Good nutrition for training can be complicated. Every day we’re presented with stories about the latest superfood, the newly discovered benefits of some ancient grain or spice, or an amazing new dietary supplement. Truth is, building the ultimate training table doesn’t have to be hard.
Experts agree— variety and balance are key. So let’s start with five foods every runner should add to the menu. But first, some basics concepts on the foundation of good nutrition.
“Have a diet that’s very colorful,” says Dr. Karan Shukla, a Family and Sports Medicine Physician at Novant Health’s Randolph Family Medicine and a member of the medical team at Novant Health Charlotte Marathon since 2016. “If you have all of the colors of the rainbow in a day, you know you’re eating healthy.”
Okay, we know it’s a little more complicated than that, or this would be a paragraph instead of an article, right? Dr. Shukla walks us through five essentials, with the caveat that these foods should be part of an everyday healthy diet, not day-before or morning-of changes.
You will also need to adjust based on distance and mileage, just like your car tires. The type of races you do and your daily training will prompt you to fine-tune your diet accordingly. Build your nutritional plan at the same time as your training plan.
1. LEAN PROTEIN Chicken and fish are tops for this, as long as they’re baked or grilled and not fried. But adding an essential element of Omega 3 fatty acids makes SALMON a top choice. Or, try EGGS, FLAXSEED, or SOY for lower cost and more variety.
Proteins allow our bodies to build healthy tissues, whether it’s healthy muscles, tendons, or ligaments,” says Dr. Shukla. Gotta care for those muscles if you’re pushing them, right? Try to eat 20-30 grams of protein at every meal, and 10-20 grams at every snack. There’s a range because we’re not all the same; .7-.8 grams of protein per pound of body weight per day is a general rule of thumb.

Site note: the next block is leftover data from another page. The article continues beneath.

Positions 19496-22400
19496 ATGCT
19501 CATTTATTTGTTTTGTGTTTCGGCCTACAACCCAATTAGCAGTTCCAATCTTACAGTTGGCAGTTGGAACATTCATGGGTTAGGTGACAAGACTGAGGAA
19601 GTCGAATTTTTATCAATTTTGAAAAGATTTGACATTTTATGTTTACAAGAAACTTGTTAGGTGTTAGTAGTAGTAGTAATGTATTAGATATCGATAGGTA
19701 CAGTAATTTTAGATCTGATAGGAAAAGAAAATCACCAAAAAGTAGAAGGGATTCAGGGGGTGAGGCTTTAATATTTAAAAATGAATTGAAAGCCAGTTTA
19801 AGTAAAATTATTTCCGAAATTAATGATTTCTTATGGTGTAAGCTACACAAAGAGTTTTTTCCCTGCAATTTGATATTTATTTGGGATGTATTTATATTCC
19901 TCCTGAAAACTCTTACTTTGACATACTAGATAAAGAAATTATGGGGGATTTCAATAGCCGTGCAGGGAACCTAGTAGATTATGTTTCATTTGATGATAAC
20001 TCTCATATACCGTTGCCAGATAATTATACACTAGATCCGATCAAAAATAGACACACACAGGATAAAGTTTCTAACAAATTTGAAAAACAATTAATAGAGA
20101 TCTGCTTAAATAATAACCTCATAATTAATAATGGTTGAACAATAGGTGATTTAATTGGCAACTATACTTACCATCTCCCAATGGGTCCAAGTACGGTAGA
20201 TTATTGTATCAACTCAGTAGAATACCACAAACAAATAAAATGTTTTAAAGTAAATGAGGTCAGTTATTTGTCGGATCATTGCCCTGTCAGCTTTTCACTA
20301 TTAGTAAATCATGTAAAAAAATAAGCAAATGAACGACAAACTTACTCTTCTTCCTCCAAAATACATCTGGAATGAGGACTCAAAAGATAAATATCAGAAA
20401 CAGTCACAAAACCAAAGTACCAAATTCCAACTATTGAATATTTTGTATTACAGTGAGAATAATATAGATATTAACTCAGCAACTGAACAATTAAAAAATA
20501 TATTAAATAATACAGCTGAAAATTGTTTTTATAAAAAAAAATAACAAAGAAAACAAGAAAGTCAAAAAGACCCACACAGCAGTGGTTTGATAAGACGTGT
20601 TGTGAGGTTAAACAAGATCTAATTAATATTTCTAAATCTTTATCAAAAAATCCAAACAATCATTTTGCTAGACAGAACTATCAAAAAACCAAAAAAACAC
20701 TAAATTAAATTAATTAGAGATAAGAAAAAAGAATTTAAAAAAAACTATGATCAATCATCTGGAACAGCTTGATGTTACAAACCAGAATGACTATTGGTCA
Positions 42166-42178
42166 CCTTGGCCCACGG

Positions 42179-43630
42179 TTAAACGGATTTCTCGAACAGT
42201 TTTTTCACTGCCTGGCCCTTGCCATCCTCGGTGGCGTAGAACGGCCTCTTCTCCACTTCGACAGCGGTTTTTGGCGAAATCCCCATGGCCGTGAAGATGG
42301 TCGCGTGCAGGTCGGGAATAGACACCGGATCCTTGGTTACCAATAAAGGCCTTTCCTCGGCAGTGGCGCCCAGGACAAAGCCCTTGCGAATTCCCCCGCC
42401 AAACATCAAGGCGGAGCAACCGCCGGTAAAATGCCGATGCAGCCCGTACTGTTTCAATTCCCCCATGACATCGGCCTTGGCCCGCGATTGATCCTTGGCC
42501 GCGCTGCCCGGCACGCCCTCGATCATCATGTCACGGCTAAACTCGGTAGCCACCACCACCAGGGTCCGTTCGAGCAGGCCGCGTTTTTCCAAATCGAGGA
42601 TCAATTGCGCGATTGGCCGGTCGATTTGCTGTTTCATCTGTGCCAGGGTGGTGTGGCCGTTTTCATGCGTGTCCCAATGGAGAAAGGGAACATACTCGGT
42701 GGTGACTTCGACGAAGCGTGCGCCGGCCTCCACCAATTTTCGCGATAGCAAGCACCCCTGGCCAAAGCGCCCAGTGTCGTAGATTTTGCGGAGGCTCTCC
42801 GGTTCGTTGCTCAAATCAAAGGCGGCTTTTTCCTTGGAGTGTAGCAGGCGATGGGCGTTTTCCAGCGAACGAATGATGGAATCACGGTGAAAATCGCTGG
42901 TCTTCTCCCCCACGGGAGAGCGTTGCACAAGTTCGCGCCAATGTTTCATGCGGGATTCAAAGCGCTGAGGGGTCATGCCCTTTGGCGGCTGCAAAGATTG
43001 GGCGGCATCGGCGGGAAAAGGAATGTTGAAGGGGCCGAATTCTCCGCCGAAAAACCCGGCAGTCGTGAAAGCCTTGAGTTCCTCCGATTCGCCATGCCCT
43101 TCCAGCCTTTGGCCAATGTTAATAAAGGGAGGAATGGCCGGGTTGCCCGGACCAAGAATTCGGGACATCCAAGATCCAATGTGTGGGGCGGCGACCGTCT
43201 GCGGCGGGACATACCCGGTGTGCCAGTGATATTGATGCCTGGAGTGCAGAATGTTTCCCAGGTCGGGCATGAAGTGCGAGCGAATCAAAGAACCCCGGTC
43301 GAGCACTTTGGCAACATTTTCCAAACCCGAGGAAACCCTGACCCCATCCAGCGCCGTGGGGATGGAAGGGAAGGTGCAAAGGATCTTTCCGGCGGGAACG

2. CARBOHYDRATES. What runner doesn’t love carbs? But not all carbohydrates are created equal. Complex carbs are the main source of fuel that give us the energy to go the distance. QUINOA is a good complex carb that also has protein and good fats. OATS make a good pre-race meal or post-race recovery food.
High carb meals help maximize our glycogen reserves, or energy stores,” says Dr. Shukla. “It’s important to have enough energy while you’re conditioning or competing.”
But work them into your training table— not just the day before your race, reminds Dr. Shukla. “Carbo-loading” that your body isn’t used to can cause abdominal discomfort, cramping, and diarrhea. Energy drinks and gels can be useful on race day if you use them the way you usually do. Loading up extra can cause a “gut hangover.”
Instead, mix up the carbs! On race day, eat a waffle with syrup, or fruits rich in carbs and electrolytes, like bananas. “The more types of carbs you eat, the more readily they’re absorbed,” says Dr Shukla.
3. HEALTHY FATS. Try seeds, nuts, walnuts, AVOCADOS, and quinoa. They’re a rich source of energy stores and loaded with micronutrients like omega fatty acids for heart, lung, and joint health.
4. ANTIOXIDANTS. All sorts of BERRIES in general – blackberries, strawberries, blueberries, and raspberries offer a good amount of micronutrients that are high in antioxidants and fiber. They can maximize gut bacteria and add some carbs for energy.
5. MICRONUTRIENTS. These are your vitamins and minerals that support healthy immune function and recovery.
- VITAMIN D – Strengthens our neuro-motor system, nerves, and muscles; increases energy levels; fortify bones with its interplay with calcium, and limits stress injuries. Doctors evaluate your Vitamin D for fatigue. FISH, SALMON, TUNA, EGG YOLKS, FORTIFIED MILK, and ORANGE JUICE.
- VITAMIN K2 – Aids cells’ abilities to manufacture adenosine triphosphate (ATP), our body’s energy currency. ATP is very important for endurance, and strengthening our heart and muscle tissue. EGGS, LIVER, HARD CHEESES. For vegan choices, SOY, VEGAN CHEESES, and some mushrooms.
- VITAMIN C – Very important to recovery of knee cartilage, collagen for skin and bones, absorbing iron, and immune response. FRUITS, especially citrus, VEGETABLES, BERRIES.
- COPPER – For iron absorption, connective tissue regeneration, and supporting red blood cells. Eat green, leafy vegetables like KALE and SPINACH, which are also loaded with fiber, iron, and Vitamin C.
Again, the key is to mix it up and make it a habit, not a pre-race ritual. A body trained to eat right will make a body trained to run, better!